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Posted on June 7, 2002 (5762) By Rabbi Label Lam | Series: | Level:

All the people we saw were huge! There we saw the Nephilim, the sons of the giant from among the Nephilim; we were like grasshoppers in our eyes and so we were in their eyes. (Bamidbar 13:32-33)

If I am I because you are you, and you are you because I am I, than you are not you and I am not I. But if I am I because I am I, and you are you because you are you, then you are you and I am I. (The Kotzker Rebbe)

When Lady Di died, suddenly and tragically, I wondered at the time, as many others, what had been the cause of her death and what practical lesson could be learned from it all. I developed my own supra-rational approach to the subject. Let’s try it on for size.

The Chovos HaLevavos, The Duties of the Heart states a general rule with wide applications. “Whoever does not rely on The A-lmighty is relying upon something else….whether it’s his wealth or good looks or strength….Hashem leaves him in the limited hands of that which he relies upon.”

Whatever we trust becomes our boss. We serve its needs. We defend its honor as our own. We are desperate for its success and security, because we by design or default believe in it and we need it to survive.

If one relies upon a certain politician or an employer to ensure his well being, he will do almost anything; even to change principles, to see that person succeed. His enemies become yours. His friends are your comrades. One is literally made by his victories and destroyed by his failure. All of one’s hopes are wrapped up in that vulnerable package, which when threatened yields panic and desperation.

To understand the standard of “reliance upon”, we have a law in the arena of prayer, that one should not lean upon a lectern or anything else (under normal healthy conditions) while praying. What is considered “leaning upon”? If that object would suddenly be removed then the person would become immediately destabilized.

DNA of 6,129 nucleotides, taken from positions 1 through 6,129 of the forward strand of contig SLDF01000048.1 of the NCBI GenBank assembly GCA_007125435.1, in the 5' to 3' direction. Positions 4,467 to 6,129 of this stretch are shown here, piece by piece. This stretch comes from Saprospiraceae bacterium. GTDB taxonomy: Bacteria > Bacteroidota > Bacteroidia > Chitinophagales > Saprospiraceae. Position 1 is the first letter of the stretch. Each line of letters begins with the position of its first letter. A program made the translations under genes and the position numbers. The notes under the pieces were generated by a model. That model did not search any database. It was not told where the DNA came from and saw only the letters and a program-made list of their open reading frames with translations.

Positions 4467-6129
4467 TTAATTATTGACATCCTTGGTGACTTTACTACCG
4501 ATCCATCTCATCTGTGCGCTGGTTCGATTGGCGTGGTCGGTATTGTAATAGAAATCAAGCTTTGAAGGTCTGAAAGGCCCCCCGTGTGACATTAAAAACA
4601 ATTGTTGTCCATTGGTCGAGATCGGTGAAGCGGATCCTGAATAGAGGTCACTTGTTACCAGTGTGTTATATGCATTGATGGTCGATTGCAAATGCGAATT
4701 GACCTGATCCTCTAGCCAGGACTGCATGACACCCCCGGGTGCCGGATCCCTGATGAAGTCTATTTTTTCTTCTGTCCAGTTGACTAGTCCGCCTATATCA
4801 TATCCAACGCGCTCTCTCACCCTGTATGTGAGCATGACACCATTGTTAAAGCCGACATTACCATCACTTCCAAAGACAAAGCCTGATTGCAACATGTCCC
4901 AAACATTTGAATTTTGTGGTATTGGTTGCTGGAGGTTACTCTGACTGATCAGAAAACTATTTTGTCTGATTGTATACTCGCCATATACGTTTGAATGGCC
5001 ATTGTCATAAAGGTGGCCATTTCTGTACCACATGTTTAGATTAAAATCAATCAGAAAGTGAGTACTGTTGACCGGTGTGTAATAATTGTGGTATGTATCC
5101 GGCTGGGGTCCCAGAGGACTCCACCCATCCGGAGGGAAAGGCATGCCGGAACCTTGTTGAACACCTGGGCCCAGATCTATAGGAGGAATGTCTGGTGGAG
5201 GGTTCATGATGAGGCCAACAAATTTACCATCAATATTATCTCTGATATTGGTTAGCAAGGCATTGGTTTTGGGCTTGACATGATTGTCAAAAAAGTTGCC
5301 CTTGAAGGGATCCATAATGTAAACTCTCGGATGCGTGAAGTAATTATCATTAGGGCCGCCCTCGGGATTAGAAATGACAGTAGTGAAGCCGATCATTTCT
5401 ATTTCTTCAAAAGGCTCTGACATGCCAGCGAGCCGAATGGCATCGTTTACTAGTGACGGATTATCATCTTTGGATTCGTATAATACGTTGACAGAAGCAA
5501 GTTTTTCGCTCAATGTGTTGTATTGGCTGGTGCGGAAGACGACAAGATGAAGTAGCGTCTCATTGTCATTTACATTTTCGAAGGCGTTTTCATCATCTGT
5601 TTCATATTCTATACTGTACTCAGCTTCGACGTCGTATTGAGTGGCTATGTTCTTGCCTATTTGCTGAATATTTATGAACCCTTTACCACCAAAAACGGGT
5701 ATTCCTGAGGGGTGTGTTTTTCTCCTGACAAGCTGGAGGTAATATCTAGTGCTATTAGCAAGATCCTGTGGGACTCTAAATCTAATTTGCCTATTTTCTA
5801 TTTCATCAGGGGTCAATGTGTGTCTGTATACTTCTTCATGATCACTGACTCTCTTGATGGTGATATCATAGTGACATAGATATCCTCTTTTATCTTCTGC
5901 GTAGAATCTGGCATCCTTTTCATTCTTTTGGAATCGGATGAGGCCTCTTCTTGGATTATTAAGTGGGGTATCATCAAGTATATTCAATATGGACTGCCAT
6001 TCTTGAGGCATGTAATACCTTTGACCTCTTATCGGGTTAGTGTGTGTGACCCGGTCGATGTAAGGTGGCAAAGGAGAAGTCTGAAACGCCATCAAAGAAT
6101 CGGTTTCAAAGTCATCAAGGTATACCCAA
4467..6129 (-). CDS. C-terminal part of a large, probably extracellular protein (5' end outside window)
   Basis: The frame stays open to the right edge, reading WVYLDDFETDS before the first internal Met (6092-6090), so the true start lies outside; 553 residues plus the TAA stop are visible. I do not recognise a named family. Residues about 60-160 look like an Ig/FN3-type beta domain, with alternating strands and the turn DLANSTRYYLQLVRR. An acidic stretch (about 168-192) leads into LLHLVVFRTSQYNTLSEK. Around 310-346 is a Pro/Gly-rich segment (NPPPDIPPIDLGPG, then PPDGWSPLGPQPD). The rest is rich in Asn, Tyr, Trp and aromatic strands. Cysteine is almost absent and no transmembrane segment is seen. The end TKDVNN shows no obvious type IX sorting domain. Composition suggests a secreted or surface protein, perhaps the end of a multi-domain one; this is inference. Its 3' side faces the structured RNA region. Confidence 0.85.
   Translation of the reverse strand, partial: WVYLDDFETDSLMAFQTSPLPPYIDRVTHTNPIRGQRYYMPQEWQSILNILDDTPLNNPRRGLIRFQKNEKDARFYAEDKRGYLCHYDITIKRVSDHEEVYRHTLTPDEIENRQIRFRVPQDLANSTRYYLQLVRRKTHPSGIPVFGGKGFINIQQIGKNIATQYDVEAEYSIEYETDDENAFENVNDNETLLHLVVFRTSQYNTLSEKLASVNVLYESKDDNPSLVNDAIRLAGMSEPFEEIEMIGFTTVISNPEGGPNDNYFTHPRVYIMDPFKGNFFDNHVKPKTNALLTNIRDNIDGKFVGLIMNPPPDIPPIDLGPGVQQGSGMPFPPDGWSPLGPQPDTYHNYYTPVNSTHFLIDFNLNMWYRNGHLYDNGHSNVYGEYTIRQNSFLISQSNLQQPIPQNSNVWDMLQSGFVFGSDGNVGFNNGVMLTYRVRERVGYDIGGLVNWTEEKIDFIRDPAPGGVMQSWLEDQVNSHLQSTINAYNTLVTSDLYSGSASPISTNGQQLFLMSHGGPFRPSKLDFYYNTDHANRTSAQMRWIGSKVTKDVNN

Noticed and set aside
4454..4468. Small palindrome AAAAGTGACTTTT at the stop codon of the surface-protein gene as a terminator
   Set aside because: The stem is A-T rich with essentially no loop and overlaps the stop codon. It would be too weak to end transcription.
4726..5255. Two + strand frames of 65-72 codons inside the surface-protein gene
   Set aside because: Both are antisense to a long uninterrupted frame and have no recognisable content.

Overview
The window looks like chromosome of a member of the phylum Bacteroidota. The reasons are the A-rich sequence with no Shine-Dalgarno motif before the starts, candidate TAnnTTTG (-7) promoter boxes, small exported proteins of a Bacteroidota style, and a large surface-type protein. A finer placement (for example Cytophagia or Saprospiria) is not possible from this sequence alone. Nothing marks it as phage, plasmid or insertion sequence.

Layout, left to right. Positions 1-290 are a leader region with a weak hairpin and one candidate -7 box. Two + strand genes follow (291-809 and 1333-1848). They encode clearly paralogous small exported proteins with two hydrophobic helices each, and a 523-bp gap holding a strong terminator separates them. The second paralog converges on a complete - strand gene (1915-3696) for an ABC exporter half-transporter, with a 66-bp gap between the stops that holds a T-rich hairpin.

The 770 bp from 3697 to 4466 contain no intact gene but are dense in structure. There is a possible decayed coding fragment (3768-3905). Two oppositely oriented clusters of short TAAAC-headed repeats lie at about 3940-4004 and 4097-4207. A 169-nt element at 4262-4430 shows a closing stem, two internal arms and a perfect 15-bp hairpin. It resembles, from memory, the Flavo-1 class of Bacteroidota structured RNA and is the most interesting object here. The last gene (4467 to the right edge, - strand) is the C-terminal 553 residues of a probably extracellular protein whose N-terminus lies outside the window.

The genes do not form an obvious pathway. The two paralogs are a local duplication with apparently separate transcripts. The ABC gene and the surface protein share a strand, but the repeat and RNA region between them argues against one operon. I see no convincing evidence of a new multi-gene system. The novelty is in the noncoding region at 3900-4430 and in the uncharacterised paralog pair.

We’ve all heard the phrase, “Live by the sword, die by the sword!” It’s not just a Karma phenomenon. If one thinks he can gain advantage in life by employing the sword, relying upon the might of his arms, that person will soon enough discover the weakness of his own methodology.

Similarly, if one lives by the media they die by the media. If one’s entire image is a balloon built by media air but essentially an empty bubble, and one believes in the illusion that the publicity creates, one may actually flee with dying desperation from a camera that threatens to pierce the veil of the myth.

Ironically, that same camera that opened a window through which Alice could be viewed seeks now with even more appetite to create a new cycle of news. After having built up the heroine larger than life, now attempts to publicly dismantle her. The illusion in the mirror and the mirror are shattered in the process.

The Alter from Navardock trained his students to survive the worst conditions by having them carry out foolish exercises such as attempting to purchase a loaf of bread in a hardware store, and a hammer at a bakery. They thereby hoped to conquer the need for public approval as a means of being guided through life, realizing that we are at constant risk of becoming prisoners of the ones we seek to impress.

The Maharal points out two elements as the symbol of pure materialism and hence low esteem. The donkey- a beast of burden lives only to carry stuff. His identity is eclipsed by the value of the object he has on his back. Water too takes the shape of the vessel that holds it. In that sense, it has nothing of it’s own.

The spies, whose discouraging words caused a forty-year detour in the desert betrayed more than themselves when they said that “We were like grasshoppers in our eyes and so we were in their eyes!” One who lives in a mirror is made of something more fragile than glass.

Good Shabbos!

Text Copyright &copy 2002 Rabbi Dovid Green and Project Genesis, Inc.